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When Obi-Wan Kenobi, Jedi master, explained his lies to his disciple Luke, concerning the relationship of Luke’s father to Darth Vader, Old Ben said the lies had been true, from a certain point of view.
For years, I thought Ben was just poppycocking his way around George Lucas’ plot holes. But as I’ve grown older, and, perhaps, wiser, I’ve come to realize there’s a lot more to the idea of perspective than I’d previously considered.
Take for instance the concept of dinner show experiences like the Hatfield & McCoy Dinner Feud. On the surface, it might seem odd to take a murderous, mostly inexplicable Kentucky blood feud and turn it into a Hee-Haw-esque dinner show.
But looking from another point of view, the show is a triumph of imagination. Much like the geniuses who figured out you could make glass from sand, or glue from a horse, the person who decided to take dour, murderous, semi-incestuous Kentucky hill folk and turn them into comedy show featuring clogging has a creative mind unlike many who have strode the Earth.
The Hatfield & McCoy Dinner Feud against all odds, offers an entertaining night out in Pigeon Forge.
Not only do you get to enjoy a four-course feast, you get to briefly become part of one of the longest-running feuds in history. Following in the footsteps of legendary actors like Kevin Costner, Bill Paxton and Bugs Bunny, you can become a Hatfield family or a McCoy – I recommend Hatfield simply for the fact that the names are cooler. Had our third child been a boy, I planned to push hard for the name Devil Anse Gullion. We got Ainsley instead.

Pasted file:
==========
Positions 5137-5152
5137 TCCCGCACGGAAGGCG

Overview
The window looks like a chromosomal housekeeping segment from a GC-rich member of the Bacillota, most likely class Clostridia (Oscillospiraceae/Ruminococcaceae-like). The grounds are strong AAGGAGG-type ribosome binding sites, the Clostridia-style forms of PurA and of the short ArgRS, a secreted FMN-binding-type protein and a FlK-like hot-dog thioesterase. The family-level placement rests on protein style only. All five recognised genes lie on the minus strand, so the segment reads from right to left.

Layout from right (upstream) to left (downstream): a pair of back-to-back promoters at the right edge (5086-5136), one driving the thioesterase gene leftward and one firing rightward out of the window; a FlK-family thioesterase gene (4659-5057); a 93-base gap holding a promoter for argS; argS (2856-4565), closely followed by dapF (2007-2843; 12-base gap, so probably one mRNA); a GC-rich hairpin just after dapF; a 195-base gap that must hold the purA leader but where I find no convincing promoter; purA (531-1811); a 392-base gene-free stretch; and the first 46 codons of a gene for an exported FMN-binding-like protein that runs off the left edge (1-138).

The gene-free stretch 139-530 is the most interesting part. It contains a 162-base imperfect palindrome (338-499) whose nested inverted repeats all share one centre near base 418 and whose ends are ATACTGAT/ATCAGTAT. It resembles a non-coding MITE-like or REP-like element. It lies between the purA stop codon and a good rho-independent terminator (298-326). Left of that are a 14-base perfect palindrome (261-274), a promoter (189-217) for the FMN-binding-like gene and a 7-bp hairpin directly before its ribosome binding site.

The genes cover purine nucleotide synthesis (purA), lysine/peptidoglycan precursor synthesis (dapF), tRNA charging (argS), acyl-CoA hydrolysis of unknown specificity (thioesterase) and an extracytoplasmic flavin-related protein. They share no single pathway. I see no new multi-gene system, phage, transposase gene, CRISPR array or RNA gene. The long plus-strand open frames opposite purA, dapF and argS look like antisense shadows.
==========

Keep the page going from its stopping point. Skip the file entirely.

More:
The show is a two-hour journey that begins with the mean and features comedy (it’s billed as side-splitting comedy but let’s not get crazy) and musical acts with dancing and mountain clogging.
The show also promises “explosive” stunts that offer a true bang. Translation? This be a shootin’ feud.
If I’m being honest there is a part of me inclined to turn my nose up at the idea of celebrating the antics of two families, the town sheriff and mayor in an adventure that includes competitions and stunts on the “mountainside” and in the 24-foot deep swimming hole.
But then there is a part of me, the part that grew up watching “The Dukes of Hazzard.” That part says ‘Sheeew doggies’ and gets tickets for the front row.
From the start, the feud is action packed with “battles” of musical talents, clogging and dancing, and dozens of imaginative diving stunts, which as you likely know, are a big part of West Virginia-Kentucky coal country culture. My grandmother used to wax poetic for hours about traveling down to Tug Fork and the Big Sandy River just to see them hillbillies perform their cliff-diving antics.
Writer’s Note: The Dukes of Hazzard part of me did not write that previous sentence.
During the show, the audience becomes part of the feud by taking part in competitions set at the Sevier County Fair. All children in attendance get in on the act during a portion of the show, creating memories that will last long after the show is over.
“The cast pours their heart into every performance,” said Jamie Parish, General Manager of Hatfield and McCoy Dinner Feud. “We invite audiences to become a part of our ‘feudin’ family’ and create memories that will have them laughing long after the show is over.”
The Hatfield & McCoy Dinner Feud is located at 119 Music Rd in Pigeon Forge, TN.
Reservations and showtimes are available by calling 865-908-7469 or at hatfieldmccoydinnerfeud.com. Guests should arrive 45 minutes prior to showtime for dinner.
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